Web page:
The Reading from the Holy Gospel according to St. John. (9:1-38)
In our world, and perhaps since the foundation of the world, Satan has sought to divide and confuse people. He does this in subtle and not so subtle ways. He finds reasons for us to be divided and not at peace with one another. He will use any and everything at his disposal in order to achieve his objectives. He divides Christians along denominational lines, so that they will not enter into the One, Holy, Catholic and Apostolic Church and be healed. He divides citizens along political lines. He makes us believe that there is such a gap between republicans and democrats that they cannot be civil with one another, or love one another. He wants to divide us along any possible line. He seeks to divide by race, gender, class, ideology. He seeks to divide by any means because he is the one who divides. His very name means adversary.
Yet, in today’s gospel we are given a glimpse into truth. The Lord Jesus, the Word of God, teaches us that there is one thing that properly separates us and creates two distinct groups; blindness and sight. We begin with a focus on the physical blindness of the man who was born blind. Some of the Church fathers tell us that this man was likely born with no eyes, but only with empty sockets. He is physically blind, but that is not the problem. The problem as we we listen and read further is not his blindness but the spiritual blindness of the Pharisees. We see then that the world can properly be divided into two groups. Those with spiritual sight and those with spiritual blindness. Our Lord says to His disciples “I am the light of the world.” What divides us or unites us is our acceptance of Jesus Christ as the light of the world. Either we are truly blind or we can really see.
When Christ is not the light of your world, everything is darkness. But when Jesus Christ is the light of your world, you begin to see clearly. Everything takes on a new look, everything is exposed and healed by the light of Christ. As Christians, it is very important that we take this seriously. Our guiding principle in life and in our interaction with the world around us is not our political leanings or our “personal opinions” or feelings. If you are guided by your personal feelings, you might as well create an image of yourself, pray before it and offer it sacrifices. Be honest with yourself and choose whom you will follow, yourself or the Lord Jesus Christ, His life and His teachings.
You may be thinking “I would like to follow Jesus, but how can I be sure that I am following Him and not my own opinions?” The answer is to take seriously the work of studying the Bible and especially the four gospels. Our serious study of the gospels requires a small sacrifice of our time, and a big sacrifices of our own thoughts and opinions. If you study the words of the Lord, His light will expose your deficiencies and your inner darkness. Sometimes this is painful, it is like laser surgery. But sometimes surgery is necessary for healing to begin.
Although their physical eyes worked quite well, the Pharisees struggled to see the spiritual light. They were quite confident in their ways and according to the Lord, this way of rejection of the light was in actuality, darkness. Why? did Because of their pride. St. Tikhon of Zadonsk once said “When pride retreats from a man, humility begins to dwell in him, and the more pride is diminished, so much more does humility grow. The one gives way to the other as to its opposite. Darkness departs and light appears. Pride is darkness, but humility is light.”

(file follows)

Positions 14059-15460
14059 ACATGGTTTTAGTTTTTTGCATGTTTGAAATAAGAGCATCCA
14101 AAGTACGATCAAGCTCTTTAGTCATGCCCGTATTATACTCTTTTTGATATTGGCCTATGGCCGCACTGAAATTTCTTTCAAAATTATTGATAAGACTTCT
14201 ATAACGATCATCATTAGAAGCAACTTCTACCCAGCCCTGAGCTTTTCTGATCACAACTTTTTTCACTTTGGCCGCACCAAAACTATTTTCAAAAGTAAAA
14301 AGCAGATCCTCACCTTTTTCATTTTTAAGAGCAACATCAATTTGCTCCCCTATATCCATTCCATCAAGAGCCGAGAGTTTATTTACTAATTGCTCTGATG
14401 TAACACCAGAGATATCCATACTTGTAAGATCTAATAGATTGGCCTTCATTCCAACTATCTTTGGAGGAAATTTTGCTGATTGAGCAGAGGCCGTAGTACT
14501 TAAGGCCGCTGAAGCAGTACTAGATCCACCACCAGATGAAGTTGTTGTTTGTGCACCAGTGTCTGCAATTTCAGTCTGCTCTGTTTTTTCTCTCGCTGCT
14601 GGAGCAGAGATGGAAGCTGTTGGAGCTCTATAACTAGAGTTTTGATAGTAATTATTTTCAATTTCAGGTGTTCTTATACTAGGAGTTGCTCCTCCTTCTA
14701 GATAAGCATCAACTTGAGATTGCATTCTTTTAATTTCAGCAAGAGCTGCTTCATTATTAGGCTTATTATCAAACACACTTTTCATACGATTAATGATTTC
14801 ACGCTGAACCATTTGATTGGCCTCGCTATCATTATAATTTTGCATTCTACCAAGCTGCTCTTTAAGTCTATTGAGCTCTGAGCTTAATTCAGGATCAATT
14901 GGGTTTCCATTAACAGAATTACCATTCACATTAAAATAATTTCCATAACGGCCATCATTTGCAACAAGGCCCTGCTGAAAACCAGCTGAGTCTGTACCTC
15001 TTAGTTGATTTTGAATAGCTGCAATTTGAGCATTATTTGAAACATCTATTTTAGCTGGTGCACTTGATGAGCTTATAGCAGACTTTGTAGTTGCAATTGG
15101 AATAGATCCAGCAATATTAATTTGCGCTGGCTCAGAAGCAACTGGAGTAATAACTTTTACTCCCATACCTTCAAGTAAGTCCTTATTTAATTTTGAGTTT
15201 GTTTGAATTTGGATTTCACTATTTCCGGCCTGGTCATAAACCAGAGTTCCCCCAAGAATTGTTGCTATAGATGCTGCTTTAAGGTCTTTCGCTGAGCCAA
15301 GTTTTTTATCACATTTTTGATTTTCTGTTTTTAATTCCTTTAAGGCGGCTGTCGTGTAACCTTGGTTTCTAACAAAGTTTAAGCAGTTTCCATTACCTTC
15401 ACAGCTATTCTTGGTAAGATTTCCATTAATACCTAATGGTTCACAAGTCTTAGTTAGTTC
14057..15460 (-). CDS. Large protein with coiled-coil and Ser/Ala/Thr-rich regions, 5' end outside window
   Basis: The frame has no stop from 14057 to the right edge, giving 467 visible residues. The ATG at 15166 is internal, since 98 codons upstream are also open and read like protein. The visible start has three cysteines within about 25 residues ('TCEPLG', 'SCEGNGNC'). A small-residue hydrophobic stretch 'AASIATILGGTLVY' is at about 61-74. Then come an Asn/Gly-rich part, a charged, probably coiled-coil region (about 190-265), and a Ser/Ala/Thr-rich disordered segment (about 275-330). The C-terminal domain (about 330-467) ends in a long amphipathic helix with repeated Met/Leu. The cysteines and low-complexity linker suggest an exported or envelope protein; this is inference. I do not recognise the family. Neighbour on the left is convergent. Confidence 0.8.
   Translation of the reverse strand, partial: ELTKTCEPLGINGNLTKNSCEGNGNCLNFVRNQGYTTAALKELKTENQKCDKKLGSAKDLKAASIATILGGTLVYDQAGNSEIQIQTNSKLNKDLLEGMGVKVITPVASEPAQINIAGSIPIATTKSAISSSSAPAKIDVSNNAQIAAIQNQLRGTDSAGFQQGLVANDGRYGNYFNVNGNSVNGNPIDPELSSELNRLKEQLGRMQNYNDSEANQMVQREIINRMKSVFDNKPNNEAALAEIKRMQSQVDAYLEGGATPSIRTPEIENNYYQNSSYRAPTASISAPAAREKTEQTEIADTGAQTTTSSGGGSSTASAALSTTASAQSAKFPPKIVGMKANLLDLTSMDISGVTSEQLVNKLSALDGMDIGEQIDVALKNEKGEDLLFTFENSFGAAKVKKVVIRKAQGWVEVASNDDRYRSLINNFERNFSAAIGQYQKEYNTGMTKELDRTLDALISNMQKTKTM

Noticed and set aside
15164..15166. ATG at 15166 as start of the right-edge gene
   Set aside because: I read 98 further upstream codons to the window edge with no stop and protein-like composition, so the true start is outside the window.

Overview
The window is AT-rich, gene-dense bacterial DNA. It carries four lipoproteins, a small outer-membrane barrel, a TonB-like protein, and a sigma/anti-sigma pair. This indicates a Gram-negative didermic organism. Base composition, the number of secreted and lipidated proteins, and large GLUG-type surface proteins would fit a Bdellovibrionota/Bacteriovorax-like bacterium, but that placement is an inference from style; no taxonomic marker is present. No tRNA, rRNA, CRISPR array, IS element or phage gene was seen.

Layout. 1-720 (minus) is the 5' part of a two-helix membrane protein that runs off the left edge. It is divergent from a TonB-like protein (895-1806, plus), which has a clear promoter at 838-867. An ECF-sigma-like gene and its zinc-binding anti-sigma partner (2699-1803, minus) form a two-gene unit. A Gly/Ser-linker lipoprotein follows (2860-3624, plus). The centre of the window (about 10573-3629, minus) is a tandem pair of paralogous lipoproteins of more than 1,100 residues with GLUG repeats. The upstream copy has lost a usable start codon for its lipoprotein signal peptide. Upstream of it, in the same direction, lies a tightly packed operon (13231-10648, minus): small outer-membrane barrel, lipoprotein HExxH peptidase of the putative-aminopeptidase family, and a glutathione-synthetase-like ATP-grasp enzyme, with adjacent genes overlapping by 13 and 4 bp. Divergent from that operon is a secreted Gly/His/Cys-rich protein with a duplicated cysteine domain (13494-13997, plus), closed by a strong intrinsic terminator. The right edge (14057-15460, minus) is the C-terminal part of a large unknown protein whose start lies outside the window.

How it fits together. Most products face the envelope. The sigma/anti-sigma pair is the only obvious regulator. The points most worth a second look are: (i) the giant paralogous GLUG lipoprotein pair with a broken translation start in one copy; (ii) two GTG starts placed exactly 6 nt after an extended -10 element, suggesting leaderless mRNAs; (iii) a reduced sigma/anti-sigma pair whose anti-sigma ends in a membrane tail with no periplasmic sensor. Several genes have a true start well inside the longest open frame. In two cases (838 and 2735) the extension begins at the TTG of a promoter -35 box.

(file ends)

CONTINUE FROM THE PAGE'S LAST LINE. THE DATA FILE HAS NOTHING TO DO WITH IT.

Lest we seem to only be picking on the Pharisees, we should recognize that within each of us there are aspects of the pride of the Pharisees. We each have hidden, secret pride that we carry and treasure deep within us.
+ St. Justin Popovic writes “It can be said: pride is the ultimate sin. Every sin, through its life force, comes from it and holds to it: “the pride of life”–woven from countless multifarious(various) prides, both great and small, both short-term and long term. Let us remember the primary things: the pride of glory (scientific, government, in any rank or position in general), pride of beauty, pride of wealth, pride of benevolence, pride of humility (yes! of humility), pride of charity, pride of success…There is not a virtue that pride cannot convert into a vice. The pride of prayer converts the person praying into a Pharisee, and the ascetic into a self-murderer. So, every sin, in reality is a sin through pride, because Satan is in reality Satan through pride. If it were not for pride, sin would not exist, neither in the angelic or the human world….”
It is this pride that Christ searches out and exposes to the light through our honest and authentic Christian life. A life that we choose to fill with the word of God and with prayer. A life that we fill with the sacraments and with worship. This allows us to enter into a dialogue with the Holy Trinity. It won’t happen by merely repeating words with vain repetitions, but when we actually pray with pain of heart. This type of prayer exposes our darkness to His divine light and opens us up to receive His healing. That is why we believe and why we love Him, because He first loved us. He offered and continues to offer us His healing and His life of resurrection.
This light was offered to the Pharisees but they rejected it. They were full of pride in themselves and in their knowledge and they lacked love. Like recognizes like. Only the one who struggles for love and humility can recognize the humble and loving hand of the Savior in their lives. Without love for God, we won’t recognize His light but will reject it as darkness. So let us not be confident in ourselves, but in the One who alone has the power to give sight to the blind and life to those who are in the tombs, to Christ our immortal Lord, be the glory now and ever and unto ages of ages AMEN.